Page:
Paxton's wonderful description's of Greb's unorthodox boxing style leaves one with a strong desire to view him in action. Sadly there is no known film of him in action. All that we have is a very brief clip of him in training for his contest with Mick ey Walker. The author explains that there were four of Greb's fights confirmed as being filmed, the first Tunney fight, his fight with Mickey Walker, and both title contests with Tiger Flowers. Unfortunately, the films were made of nitrate stock and it is believed that all disintegrated over time. Hope persists that somehow, and somewhere, someone copied one of the films onto a more modern medium and that evidence of him in action might one day surface, but to date that hasn't happened.

In addition to the well researched content and abundance of photographs, the book includes chapter notes, a bibliography, and an appendix with Greb's complete fight record.

I had a healthy respect for Greb's accomplishments before reading this book, but even more so now. I highly recommend it to anyone with a desire to learn more about one of the most remarkable fighters in the history of boxing. I guarantee you will not be disappointed in it.

To order this very detailed book, visit the websites and

252 pages, softcover, $39.95; paperback, $39.95


Book Review by Jim Amato (feature writer for the website)


Oh my this book really sealed the deal. It was the best boxing book I have read in over two decades.

Believe me I've read some outstanding books during that time. This one takes the cake. Why ? Well for a variety of reasons. First off Harry Greb is considered by many experts as one of the three best middleweights who ever lived. Up to now Harry Greb was somewhat of a mystery man. There are no known films of his classic fistic battles. This is very hard to believe since there are many films of his contemporaries. Also little was known of his personal and family life.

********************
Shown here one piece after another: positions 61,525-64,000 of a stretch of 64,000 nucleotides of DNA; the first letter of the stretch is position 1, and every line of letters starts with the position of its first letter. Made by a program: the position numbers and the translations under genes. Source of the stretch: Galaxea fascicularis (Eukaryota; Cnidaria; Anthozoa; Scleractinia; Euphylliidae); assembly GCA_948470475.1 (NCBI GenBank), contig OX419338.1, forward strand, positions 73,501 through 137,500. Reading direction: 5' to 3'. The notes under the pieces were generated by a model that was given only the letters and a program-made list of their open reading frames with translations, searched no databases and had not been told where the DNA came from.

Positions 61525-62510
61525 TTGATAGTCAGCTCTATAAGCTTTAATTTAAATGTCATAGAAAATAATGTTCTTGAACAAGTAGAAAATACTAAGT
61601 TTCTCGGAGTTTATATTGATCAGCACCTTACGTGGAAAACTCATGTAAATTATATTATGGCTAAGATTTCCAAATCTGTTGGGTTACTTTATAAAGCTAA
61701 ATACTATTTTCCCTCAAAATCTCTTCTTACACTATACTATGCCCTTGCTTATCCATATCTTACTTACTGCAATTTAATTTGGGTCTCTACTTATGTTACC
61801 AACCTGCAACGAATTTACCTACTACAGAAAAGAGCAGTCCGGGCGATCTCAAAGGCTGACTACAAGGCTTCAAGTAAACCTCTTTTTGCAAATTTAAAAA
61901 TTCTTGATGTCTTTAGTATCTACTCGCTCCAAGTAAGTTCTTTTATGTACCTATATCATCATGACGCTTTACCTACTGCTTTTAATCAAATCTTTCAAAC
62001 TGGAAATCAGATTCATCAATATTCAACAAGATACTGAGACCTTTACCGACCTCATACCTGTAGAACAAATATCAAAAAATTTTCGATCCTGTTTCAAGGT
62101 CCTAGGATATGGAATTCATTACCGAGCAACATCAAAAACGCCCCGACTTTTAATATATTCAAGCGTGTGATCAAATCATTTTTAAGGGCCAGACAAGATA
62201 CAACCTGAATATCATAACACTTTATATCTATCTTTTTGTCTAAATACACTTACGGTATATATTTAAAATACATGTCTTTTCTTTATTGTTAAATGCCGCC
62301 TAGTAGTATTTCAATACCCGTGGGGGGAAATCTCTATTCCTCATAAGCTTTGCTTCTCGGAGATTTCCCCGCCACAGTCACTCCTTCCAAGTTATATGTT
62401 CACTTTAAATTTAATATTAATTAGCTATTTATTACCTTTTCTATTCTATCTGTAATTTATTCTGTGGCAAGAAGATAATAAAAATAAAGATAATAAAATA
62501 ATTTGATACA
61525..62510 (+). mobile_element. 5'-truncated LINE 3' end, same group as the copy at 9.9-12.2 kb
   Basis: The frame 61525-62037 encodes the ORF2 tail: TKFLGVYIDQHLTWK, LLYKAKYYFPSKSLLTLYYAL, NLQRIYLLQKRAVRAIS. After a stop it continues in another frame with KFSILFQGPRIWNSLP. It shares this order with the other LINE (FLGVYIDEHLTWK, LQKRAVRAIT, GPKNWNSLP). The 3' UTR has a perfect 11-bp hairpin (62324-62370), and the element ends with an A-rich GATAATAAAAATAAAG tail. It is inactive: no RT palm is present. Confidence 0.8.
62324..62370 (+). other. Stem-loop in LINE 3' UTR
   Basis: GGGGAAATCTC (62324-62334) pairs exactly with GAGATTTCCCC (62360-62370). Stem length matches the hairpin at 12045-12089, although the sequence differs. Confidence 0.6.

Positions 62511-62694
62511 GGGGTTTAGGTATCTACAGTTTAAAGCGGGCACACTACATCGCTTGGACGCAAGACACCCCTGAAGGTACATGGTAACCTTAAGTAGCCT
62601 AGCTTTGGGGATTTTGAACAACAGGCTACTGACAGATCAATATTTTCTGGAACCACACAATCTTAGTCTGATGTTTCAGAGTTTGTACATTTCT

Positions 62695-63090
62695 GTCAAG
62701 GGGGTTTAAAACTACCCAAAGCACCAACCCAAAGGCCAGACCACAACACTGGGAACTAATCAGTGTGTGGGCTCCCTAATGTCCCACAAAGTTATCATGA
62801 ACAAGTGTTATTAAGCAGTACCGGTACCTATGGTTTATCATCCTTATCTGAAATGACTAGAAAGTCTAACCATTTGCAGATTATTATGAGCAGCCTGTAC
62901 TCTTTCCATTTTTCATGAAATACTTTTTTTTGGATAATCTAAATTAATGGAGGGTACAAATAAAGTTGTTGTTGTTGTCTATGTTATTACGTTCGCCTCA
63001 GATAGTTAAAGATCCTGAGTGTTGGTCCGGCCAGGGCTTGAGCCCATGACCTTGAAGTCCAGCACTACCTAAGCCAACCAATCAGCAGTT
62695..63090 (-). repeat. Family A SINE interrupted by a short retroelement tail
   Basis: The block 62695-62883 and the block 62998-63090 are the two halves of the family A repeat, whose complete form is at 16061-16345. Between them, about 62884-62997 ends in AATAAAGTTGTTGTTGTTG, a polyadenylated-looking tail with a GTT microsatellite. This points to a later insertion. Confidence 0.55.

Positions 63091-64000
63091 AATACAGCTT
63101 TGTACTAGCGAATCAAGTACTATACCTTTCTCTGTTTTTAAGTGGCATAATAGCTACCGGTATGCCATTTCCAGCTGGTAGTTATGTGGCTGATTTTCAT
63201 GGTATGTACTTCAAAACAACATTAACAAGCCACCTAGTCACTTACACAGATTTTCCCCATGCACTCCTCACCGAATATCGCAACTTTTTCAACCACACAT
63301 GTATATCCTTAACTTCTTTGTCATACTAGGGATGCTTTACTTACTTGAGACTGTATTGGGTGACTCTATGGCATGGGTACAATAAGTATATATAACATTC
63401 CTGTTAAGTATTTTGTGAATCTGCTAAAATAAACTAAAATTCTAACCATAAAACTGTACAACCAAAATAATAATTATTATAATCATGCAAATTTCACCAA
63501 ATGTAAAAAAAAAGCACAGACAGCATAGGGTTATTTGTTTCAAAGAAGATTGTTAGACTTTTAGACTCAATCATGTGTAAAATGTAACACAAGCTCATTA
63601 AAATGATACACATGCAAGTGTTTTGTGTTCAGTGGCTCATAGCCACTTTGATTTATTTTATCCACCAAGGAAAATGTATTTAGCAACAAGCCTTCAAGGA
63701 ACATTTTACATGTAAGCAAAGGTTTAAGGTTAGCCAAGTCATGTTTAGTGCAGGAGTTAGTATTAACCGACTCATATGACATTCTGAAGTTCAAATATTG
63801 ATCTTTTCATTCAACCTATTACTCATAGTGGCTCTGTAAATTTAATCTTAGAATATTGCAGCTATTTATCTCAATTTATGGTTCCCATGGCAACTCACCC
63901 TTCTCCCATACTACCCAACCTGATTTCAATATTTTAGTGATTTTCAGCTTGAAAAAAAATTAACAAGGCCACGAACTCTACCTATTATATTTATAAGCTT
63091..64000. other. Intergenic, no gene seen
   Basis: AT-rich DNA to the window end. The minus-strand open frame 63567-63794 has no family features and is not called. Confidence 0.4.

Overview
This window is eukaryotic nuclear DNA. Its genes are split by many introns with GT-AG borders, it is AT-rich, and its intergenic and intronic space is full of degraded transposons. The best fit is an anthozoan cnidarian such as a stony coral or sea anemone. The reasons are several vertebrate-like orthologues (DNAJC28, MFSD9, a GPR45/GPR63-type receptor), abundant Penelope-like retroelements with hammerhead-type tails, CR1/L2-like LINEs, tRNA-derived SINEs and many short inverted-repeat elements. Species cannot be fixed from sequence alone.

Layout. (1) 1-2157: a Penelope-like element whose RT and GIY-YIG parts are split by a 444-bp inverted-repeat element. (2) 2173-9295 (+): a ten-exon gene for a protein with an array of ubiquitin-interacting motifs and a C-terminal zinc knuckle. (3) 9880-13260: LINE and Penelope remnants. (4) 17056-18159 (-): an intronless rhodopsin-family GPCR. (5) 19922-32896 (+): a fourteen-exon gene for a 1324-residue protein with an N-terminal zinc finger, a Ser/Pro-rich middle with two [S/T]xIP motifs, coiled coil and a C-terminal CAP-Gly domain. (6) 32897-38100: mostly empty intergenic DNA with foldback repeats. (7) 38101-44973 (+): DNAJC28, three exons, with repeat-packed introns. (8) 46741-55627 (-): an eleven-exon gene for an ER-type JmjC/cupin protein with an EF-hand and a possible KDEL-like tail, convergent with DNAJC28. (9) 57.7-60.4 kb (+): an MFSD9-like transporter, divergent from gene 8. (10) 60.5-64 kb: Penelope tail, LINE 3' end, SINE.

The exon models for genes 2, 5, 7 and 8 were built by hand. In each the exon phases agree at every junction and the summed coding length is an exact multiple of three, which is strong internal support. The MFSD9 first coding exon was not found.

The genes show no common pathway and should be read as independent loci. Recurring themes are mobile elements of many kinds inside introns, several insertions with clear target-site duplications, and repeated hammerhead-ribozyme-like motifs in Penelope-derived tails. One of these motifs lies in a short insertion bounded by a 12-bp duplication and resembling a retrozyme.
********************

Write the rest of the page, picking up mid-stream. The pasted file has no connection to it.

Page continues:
The author of this book, Bill Paxton must have spent countless hours in researching this book. Although no films of Greb s famous battles with Gene Tunney and his bout Mickey Walker, Paxton gives detailed accounts of these contests and others. There is more though, much more. Paxton takes you on a journey through Greb s life. The ups, the downs, the triumph and the tragedy. Once I picked this book up, I didn t want to put it down. I wanted to know more about this sometimes complicated yet at times a simple man. Greb was a boxing hero in the Golden Era of the sport. This book has over 100 photos that help tell the story. I urge you to treat yourself to a rich slice of boxing history.


Book Review by Tracy Callis (Director of Research for the Cyber Boxing Zone website)


Fans of boxing's great middleweight, Harry Greb, are in for a treat. In a well-researched and detailed work by Bill Paxton, the career of the highly regarded, "Pittsburgh Windmill," is presented in an interesting and easy to read manner. Coverage of the major bouts in Harry's ring tenure is given great attention as well as the circumstances surrounding the contests. In addition, there is a plentiful display of photographs that enhance the presentation.

The man, Greb, considered by many boxing historians to be the greatest middleweight fighter of all time, is under the microscope in this thoroughly researched book. No doubt, Paxton's work will rekindle the reader's interest in the exploits of Fearless Harry.

Scrapping in one of boxing's most competitive periods of history, Greb owned victories over a number of very talented fighters. The only man to defeat Gene Tunney was known in boxing circles to have "bamboozled" Jack Dempsey in sparring sessions. Mr. Paxton discusses Greb's encounters with Tunney and Dempsey. Both of these great fighters held Harry in great esteem.